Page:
Thursday, December 2, 2010

Day 100

I have officially been in Hawaii for 100 days.  Although that doesn't sound like much, it has felt ridiculously long.  Someone suggested the other day...again, not in the comments!...that I talk about what the first 100 days has felt like.  To be honest, I'm not sure yet how I feel about the entire experience.  Obviously I am doing a lot and experiencing a lot of the island culture.  That said, I also miss being close to my friends and family.  Turns out, it's pretty impractical to just fly home for a weekend when you live in Hawaii.  Before I left everyone kept telling me what a tremendous opportunity it was to live out here for a couple years.  "When else will you have the time to live in Hawaii," they said.  I also talked to several lawyers who are well into their careers and they all repeated the same thing, "if I could go back and had the chance to clerk in Hawaii, I would definitely do it."  So alas, I took the leap of faith, sold all my stuff and moved out here with 2 suitcases and no place to live (yeah, I stayed in hotels the first 10 days until I found a place).

I think most of my friends would say that, as a general rule, I hate change.  At the same time, I have a tremendous fear of waking up one day and looking back at a life spent doing nothing.  I can't think of anything worse than being stationary.  Consequently, I tend to seek out new opportunities and adventures and (begrudgingly) welcome radical change.  Hawai'i, while I criticize it sometimes for its ass backwards way of doing things, is proving to be an experience and challenge that I am happy I embraced (begrudgingly, of course).  I've always loved to travel, and I regularly try to figure out ways to get someone to pay me for it.  I also have a few bucket list destinations floating around in my head that I insist will come to fruition one day.  One of the toughest things about moving here, though, was that it seemed like so much more than just a "trip."  1) I'll be far away from friends/family for two years, and 2) I just spent the last 8 years in school preparing for a career that, for all intents and purposes, won't start until I get back.  Selling and packing your life away to move to a new place, to a new part of the world, and leaving everything else behind is a pretty daunting feeling.  I wholeheartedly recommend it.

I recently read two blogs by guys I went to middle school and high school with.  One is teaching English in China for 2 years and the other recently got back from teaching English in China for 2 years and is now a radio broadcaster in Alaska.  I don't know why, but reading about their experiences made me feel much better about being isolated in the middle of the pacific ocean.  I mean, the first thing I realized is that things could obviously be much worse: Being in an entire country of Asians? No, thank you.  Being in a place where temperatures can drop to -50 degrees? I'll pass. At least it's warm here and people speak English.  The second thing is that they helped me remember how young we are.  At some point in the process of moving here I think I forgot that.   Almost everyday I hear about people I went to high school with buying houses, getting married, settling into their careers, etc.  I have no interest in that stuff right now and am nowhere near being ready for it.  Nonetheless, hearing it everyday made me think that here I was finishing law school - the point at which your career is supposed to start - and I up and move to Hawai'i.  It was nice to hear about other people tackling new adventures.  It made me much less crazy.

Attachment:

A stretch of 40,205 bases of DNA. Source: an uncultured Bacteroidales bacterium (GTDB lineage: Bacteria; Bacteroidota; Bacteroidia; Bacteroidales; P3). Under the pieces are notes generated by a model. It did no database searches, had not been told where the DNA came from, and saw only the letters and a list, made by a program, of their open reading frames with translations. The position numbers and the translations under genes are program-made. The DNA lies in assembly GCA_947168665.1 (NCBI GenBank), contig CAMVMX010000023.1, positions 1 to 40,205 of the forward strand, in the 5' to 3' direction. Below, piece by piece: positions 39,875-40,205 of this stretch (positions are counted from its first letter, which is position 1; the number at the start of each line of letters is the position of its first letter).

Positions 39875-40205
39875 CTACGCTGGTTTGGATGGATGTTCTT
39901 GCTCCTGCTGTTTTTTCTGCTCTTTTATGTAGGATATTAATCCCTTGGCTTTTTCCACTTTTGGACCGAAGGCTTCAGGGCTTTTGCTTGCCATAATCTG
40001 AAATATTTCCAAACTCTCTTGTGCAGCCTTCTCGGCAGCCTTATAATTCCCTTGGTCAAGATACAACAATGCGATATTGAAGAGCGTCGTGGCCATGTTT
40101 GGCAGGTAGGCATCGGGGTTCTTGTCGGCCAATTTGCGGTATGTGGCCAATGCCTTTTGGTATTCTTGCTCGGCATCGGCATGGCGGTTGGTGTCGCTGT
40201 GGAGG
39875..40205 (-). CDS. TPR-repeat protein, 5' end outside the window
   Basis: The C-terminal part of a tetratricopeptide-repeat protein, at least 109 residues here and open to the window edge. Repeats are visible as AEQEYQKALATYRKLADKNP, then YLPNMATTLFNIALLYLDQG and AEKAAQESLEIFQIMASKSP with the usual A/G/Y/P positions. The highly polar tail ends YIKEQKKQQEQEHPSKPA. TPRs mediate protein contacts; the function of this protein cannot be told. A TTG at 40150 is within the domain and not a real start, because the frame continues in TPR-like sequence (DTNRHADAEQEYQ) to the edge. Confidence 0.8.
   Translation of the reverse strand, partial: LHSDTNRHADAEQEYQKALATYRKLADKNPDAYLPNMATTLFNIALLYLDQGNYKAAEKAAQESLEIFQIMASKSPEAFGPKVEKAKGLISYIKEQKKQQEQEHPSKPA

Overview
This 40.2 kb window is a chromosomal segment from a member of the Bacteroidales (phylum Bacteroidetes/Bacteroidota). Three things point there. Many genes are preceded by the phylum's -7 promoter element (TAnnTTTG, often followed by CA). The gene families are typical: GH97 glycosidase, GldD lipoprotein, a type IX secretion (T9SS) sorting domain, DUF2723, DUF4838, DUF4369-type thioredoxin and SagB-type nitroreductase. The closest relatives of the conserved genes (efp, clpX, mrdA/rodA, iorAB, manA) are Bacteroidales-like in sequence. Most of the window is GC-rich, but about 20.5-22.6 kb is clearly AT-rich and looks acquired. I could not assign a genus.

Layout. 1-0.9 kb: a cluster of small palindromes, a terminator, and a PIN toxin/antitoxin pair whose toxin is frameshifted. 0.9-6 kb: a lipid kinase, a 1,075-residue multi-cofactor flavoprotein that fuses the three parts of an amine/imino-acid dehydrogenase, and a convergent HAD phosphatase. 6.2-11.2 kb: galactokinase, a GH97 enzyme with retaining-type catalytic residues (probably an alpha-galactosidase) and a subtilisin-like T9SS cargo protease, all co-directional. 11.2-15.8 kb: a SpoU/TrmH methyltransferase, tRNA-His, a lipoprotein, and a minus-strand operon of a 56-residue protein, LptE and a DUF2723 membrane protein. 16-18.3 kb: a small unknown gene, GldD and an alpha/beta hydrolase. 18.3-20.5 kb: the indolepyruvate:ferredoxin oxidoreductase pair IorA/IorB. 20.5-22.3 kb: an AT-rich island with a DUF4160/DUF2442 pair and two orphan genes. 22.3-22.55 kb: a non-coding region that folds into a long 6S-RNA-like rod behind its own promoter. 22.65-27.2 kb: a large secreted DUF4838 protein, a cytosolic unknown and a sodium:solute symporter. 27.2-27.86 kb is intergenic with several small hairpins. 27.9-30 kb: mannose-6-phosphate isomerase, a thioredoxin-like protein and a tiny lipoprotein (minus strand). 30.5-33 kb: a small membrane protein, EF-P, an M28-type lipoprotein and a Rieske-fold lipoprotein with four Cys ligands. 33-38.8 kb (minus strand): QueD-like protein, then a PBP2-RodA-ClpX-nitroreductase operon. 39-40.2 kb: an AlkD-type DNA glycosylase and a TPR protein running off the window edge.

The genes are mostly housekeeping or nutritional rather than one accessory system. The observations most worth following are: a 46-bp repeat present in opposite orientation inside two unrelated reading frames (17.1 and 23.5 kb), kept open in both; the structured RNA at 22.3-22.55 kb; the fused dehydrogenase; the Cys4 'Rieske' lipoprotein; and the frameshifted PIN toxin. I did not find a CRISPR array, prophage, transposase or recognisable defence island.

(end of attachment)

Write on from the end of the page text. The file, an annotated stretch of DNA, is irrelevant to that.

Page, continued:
I know what you may be thinking: uhh...are you complaining about living in Hawaii!?  No, I am not.  Just the opposite, in fact.  I am fully embracing the adventure.  That doesn't mean it's always easy.  Overall, I have been pleasantly surprised by the last 100 days.  Having moved from a big city with plenty to do, I was nervous that I would get bored quickly.  Instead, I have been shocked at how much there is to do here and I look forward to doing even more.


  1. What's really hard about a big move (or at least what has been true of mine) is that it's hard to get people at home to really understand the place you're in, both mentally and geographically. There are so many subtle details of place and climate and attitude and language that are almost impossible to convey even after hours of conversation. So despite Hawaii or Alaska both being part of the US, they are so far from Delaware or Maryland or the east coast or the entirety of the lower 48 that they might as well be another country. And unless the people back home have uprooted themselves and gone through something similar, talking about it can be really hard. They simply have nothing to compare it to, no antecedents in their life that are remotely similar. If you're lucky, a few good friends will care enough to listen. But most people ask "How's Hawaii?!" and they'll be more than happy with a simple "it's going well." Just the way it is, I suppose. But you'll never forget it, and it'll make you a stronger person with a better understanding of the world we live in, and that's why you do it.